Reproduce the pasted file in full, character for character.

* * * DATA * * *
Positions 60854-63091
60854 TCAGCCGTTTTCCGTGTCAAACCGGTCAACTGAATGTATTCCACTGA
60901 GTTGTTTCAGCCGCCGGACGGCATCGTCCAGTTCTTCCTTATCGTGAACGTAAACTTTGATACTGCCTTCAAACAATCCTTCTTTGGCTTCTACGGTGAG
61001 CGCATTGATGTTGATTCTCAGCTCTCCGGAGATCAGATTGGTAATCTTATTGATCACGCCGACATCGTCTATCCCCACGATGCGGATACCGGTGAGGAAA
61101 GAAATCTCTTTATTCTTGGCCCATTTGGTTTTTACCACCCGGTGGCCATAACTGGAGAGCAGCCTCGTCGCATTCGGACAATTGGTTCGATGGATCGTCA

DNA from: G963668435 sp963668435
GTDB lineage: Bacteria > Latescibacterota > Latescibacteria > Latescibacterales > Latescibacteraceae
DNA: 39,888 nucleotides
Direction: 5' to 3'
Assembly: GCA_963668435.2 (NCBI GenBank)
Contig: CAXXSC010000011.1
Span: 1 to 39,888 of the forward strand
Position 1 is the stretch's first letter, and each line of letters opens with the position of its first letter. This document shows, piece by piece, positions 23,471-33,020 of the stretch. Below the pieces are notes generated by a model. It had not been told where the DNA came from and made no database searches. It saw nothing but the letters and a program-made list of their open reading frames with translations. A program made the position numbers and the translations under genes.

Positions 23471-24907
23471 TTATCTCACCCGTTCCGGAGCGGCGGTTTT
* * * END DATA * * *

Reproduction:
Positions 60854-63091
60854 TCAGCCGTTTTCCGTGTCAAACCGGTCAACTGAATGTATTCCACTGA
60901 GTTGTTTCAGCCGCCGGACGGCATCGTCCAGTTCTTCCTTATCGTGAACGTAAACTTTGATACTGCCTTCAAACAATCCTTCTTTGGCTTCTACGGTGAG
61001 CGCATTGATGTTGATTCTCAGCTCTCCGGAGATCAGATTGGTAATCTTATTGATCACGCCGACATCGTCTATCCCCACGATGCGGATACCGGTGAGGAAA
61101 GAAATCTCTTTATTCTTGGCCCATTTGGTTTTTACCACCCGGTGGCCATAACTGGAGAGCAGCCTCGTCGCATTCGGACAATTGGTTCGATGGATCGTCA

DNA from: G963668435 sp963668435
GTDB lineage: Bacteria > Latescibacterota > Latescibacteria > Latescibacterales > Latescibacteraceae
DNA: 39,888 nucleotides
Direction: 5' to 3'
Assembly: GCA_963668435.2 (NCBI GenBank)
Contig: CAXXSC010000011.1
Span: 1 to 39,888 of the forward strand
Position 1 is the stretch's first letter, and each line of letters opens with the position of its first letter. This document shows, piece by piece, positions 23,471-33,020 of the stretch. Below the pieces are notes generated by a model. It had not been told where the DNA came from and made no database searches. It saw nothing but the letters and a program-made list of their open reading frames with translations. A program made the position numbers and the translations under genes.

Positions 23471-24907
23471 TTATCTCACCCGTTCCGGAGCGGCGGTTTT